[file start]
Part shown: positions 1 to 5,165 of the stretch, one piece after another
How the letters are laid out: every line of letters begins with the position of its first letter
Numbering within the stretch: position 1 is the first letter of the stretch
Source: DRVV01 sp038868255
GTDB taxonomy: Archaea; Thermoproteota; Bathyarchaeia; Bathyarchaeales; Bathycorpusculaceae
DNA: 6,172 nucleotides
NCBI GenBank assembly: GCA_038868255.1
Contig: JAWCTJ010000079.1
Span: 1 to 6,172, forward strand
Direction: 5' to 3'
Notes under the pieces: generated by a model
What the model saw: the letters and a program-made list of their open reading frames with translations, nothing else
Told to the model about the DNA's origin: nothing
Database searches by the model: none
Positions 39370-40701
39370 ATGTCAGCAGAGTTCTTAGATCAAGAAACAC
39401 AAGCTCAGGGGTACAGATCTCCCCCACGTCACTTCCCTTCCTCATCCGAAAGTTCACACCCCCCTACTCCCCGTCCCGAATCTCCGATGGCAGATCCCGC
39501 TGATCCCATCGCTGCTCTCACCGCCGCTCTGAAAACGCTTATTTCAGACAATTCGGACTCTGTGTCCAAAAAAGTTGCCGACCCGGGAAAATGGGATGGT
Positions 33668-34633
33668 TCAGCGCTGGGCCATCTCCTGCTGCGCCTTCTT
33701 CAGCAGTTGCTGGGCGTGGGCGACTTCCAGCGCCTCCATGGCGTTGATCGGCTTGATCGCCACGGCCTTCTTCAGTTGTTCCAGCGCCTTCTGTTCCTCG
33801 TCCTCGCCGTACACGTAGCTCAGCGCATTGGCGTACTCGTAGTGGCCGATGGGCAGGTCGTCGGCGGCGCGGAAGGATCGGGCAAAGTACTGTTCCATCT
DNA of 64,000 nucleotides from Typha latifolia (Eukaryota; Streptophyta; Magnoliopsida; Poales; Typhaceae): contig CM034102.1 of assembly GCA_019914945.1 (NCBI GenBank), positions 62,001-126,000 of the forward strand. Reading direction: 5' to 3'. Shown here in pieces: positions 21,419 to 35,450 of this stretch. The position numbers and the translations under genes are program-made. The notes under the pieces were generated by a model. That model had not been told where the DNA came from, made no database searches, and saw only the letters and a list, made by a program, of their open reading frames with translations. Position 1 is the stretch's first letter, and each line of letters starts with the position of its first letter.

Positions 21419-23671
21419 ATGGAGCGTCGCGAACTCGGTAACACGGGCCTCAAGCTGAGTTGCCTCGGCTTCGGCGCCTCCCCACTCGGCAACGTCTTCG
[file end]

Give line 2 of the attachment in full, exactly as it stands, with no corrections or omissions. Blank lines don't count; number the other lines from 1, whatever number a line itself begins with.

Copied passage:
How the letters are laid out: every line of letters begins with the position of its first letter